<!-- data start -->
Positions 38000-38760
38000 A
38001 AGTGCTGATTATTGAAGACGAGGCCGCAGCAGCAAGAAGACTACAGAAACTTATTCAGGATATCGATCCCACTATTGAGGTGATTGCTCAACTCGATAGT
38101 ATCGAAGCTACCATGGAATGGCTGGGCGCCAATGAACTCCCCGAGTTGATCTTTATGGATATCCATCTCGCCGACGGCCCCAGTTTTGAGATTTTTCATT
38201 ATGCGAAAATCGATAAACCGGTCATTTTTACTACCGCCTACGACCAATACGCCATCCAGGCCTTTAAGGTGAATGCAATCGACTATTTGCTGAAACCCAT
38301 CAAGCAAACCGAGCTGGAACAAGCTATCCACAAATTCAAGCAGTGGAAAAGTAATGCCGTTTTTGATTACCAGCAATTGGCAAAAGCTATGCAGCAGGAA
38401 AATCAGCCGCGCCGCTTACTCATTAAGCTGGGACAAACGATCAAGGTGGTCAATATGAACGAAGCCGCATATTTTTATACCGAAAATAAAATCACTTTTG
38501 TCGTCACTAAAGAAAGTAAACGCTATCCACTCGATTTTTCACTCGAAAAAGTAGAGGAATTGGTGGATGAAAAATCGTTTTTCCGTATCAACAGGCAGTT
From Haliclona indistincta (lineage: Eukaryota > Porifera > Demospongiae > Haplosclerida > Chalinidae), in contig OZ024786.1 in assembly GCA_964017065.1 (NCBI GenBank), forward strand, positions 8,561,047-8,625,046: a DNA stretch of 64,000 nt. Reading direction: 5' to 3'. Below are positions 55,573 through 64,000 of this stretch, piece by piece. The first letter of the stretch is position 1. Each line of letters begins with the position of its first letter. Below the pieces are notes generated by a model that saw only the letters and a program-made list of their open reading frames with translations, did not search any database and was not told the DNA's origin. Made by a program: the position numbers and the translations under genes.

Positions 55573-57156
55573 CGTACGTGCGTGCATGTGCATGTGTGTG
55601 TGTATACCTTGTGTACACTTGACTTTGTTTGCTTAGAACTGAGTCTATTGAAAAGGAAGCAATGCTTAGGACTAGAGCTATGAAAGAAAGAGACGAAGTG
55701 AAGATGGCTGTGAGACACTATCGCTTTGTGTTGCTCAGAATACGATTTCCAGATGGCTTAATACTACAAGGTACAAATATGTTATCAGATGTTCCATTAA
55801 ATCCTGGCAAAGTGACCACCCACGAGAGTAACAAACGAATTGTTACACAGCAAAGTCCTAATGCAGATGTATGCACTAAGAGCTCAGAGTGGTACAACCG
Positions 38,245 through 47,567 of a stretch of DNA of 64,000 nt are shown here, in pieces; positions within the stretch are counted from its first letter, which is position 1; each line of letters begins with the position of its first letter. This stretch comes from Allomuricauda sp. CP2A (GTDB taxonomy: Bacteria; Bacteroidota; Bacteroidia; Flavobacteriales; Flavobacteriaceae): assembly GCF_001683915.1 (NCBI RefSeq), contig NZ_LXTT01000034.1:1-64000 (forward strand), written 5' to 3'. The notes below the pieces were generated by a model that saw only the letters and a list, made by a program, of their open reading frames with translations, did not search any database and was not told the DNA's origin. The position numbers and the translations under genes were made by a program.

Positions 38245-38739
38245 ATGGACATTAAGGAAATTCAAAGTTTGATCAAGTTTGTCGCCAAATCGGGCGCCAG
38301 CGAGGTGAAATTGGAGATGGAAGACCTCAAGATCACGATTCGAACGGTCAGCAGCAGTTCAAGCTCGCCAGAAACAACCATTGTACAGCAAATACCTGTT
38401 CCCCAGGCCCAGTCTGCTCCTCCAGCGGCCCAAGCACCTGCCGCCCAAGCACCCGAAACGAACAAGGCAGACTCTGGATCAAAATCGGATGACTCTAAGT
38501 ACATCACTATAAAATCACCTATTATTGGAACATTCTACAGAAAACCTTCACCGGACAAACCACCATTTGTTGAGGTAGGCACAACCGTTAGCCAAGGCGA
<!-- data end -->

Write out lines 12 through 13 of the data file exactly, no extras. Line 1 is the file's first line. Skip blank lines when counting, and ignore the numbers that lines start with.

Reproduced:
55601 TGTATACCTTGTGTACACTTGACTTTGTTTGCTTAGAACTGAGTCTATTGAAAAGGAAGCAATGCTTAGGACTAGAGCTATGAAAGAAAGAGACGAAGTG
55701 AAGATGGCTGTGAGACACTATCGCTTTGTGTTGCTCAGAATACGATTTCCAGATGGCTTAATACTACAAGGTACAAATATGTTATCAGATGTTCCATTAA